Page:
The Burlington, Vermont–based company said it also closed on a $3 million Series A Milestone financing that was part of its $10.5 million Series A in September 2020. In addition, CoreMap won a National Science Foundation research grant that same month after participating as one of the startups in MassMEDIC’s IGNITE virtual accelerator when the program relaunched in 2019.
CoreMap said pre-clinical and clinical studies have successfully demonstrated the CoreMap System, which consists of the company’s high-resolution Invenio catheter and VidereX workstation.
“We have a catheter that will go inside the heart to record the electrical activity with high spatial resolution and create unambiguous electrograms. And that’s not possible today with today’s technology,” co-founder and CEO Sarah Kalil said yesterday in an interview with Medical Design & Outsourcing ahead of the announcement.
An estimated 33 million people worldwide have atrial fibrillation (AFib), including almost 12 million in the U.S. Kalil said AFib presents a unique challenge for successful ablation, the burning or freezing of tissue.
“In other cardiac arrhythmias — not atrial fibrillation — ablation is incredibly effective. The single-procedure success rate is very high,” Kalil said. “The problem with atrial fibrillation is that each beat, the propagation patterns are different. And so the diagnostic is lacking to say, ‘In this patient, if you create this ablation lesion set, you can interrupt the arrhythmia.'”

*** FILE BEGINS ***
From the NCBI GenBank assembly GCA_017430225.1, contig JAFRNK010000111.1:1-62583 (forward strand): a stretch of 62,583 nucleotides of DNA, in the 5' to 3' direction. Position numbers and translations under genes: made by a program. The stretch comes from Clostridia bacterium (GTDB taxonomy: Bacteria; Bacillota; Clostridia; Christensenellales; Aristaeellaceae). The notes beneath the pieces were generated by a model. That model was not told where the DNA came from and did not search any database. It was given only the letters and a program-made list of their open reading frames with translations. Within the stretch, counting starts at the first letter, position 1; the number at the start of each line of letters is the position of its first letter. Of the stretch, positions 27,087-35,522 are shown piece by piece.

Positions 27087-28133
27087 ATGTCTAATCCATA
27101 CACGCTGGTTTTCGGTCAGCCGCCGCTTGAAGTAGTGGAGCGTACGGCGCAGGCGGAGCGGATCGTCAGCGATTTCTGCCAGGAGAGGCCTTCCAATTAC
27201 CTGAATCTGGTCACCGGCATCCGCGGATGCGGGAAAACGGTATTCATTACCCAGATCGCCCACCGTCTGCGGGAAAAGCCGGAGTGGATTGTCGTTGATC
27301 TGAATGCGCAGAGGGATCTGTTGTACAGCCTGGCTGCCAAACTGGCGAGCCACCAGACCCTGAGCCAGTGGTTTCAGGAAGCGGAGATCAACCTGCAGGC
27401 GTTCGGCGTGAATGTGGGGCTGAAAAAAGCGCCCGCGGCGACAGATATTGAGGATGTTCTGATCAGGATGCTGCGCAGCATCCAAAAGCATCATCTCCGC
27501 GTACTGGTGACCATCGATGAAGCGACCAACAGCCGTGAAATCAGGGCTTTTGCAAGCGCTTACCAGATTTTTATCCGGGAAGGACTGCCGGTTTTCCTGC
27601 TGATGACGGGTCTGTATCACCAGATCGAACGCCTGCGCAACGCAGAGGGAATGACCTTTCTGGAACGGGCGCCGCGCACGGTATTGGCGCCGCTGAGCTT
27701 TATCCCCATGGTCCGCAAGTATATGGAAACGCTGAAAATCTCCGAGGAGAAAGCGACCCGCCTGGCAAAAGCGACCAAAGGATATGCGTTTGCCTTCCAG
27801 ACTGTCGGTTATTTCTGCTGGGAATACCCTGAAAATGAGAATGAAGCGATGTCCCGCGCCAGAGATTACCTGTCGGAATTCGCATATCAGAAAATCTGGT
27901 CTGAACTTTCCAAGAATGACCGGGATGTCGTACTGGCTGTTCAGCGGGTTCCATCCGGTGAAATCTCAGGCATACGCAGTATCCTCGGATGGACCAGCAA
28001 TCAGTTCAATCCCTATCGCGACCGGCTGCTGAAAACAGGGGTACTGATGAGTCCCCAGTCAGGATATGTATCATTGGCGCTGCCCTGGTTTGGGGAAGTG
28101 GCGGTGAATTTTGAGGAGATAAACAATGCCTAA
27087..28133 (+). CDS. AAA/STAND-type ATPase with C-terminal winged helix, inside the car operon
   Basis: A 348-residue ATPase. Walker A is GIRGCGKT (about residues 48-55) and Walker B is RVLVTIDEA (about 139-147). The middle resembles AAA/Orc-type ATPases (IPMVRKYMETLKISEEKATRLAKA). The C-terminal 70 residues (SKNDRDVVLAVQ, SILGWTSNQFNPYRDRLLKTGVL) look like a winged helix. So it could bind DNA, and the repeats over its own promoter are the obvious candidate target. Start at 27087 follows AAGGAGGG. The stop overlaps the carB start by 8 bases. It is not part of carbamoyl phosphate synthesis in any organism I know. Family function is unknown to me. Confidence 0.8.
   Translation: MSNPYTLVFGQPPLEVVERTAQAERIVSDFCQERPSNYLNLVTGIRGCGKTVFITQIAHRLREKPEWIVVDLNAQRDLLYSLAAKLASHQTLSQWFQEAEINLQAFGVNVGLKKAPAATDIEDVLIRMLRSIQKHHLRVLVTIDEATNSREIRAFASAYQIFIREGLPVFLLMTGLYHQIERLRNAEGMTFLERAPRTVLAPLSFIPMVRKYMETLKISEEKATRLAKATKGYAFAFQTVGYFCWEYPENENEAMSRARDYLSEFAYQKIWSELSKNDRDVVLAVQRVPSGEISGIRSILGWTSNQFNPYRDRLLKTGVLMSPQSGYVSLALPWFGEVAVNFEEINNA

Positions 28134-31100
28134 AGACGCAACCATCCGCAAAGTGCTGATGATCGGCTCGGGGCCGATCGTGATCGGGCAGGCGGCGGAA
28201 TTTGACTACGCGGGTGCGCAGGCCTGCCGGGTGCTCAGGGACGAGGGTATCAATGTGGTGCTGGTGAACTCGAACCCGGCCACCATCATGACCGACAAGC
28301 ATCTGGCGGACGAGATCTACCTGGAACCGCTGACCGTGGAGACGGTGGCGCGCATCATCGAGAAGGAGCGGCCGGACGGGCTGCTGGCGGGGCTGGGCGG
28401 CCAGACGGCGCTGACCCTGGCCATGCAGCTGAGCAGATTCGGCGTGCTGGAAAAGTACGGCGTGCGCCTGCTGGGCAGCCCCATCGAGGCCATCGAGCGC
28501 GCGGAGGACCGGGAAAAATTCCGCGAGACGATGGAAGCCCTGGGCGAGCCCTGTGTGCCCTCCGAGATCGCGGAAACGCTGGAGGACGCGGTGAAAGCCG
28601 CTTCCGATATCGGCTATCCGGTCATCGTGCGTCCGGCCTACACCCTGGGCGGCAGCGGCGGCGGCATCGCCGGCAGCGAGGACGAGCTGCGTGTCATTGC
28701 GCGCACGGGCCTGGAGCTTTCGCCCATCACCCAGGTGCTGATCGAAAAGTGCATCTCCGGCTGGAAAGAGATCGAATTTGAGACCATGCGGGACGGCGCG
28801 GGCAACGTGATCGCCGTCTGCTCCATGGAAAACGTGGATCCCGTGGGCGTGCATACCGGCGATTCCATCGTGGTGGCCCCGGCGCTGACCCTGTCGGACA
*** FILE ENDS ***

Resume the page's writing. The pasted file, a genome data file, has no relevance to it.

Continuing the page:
Kalil said the Invenio catheter uses microscale electrodes, though she declined to discuss how they’re manufactured, citing trade secrets. But when asked to describe the CoreMap System in simple terms, she likened it to high-resolution glasses that can show electrophysiologists where ablation would be effective.
“We start with incredibly small electrodes … in a pair configuration [capturing] just the activity that is happening under a couple of hundred microns of tissue,” she said. “And then we create a grid of those electrode pairs so that we can now calculate the electrical conduction and its velocity between electrode pairs.”
CoreMap’s algorithms can identify “drivers” of AFib in a patient’s heart tissue, she said. As electrical activity travels through the heart, some sites are drivers, and others are followers. Identify and interrupt the drivers, she said, and you can treat AFib.
“We have solved the problem of a high-spatial-resolution diagnostic, and we’ve solved the problem of not having the ability to acquire enough samples to identify a solution in a single patient,” Kalil said. “The first part we’ve done through the design of our electrode array, and the second part we’ve done through mapping of tissue properties.”
CoreMap has an R&D team in Boston, data science operations in California, and just hired its first employee in Haifa, Israel, with plans to continue hiring in those locations, Kalil said.
The pilots will consist of mapping studies paired with ablation to hopefully validate the technology with successful patient results. There are no current timelines for regulatory approval or commercialization, Kalil said.
“More important than regulatory approval for us at this point is demonstrating patient outcomes,” she said. “That’s our strategy first.”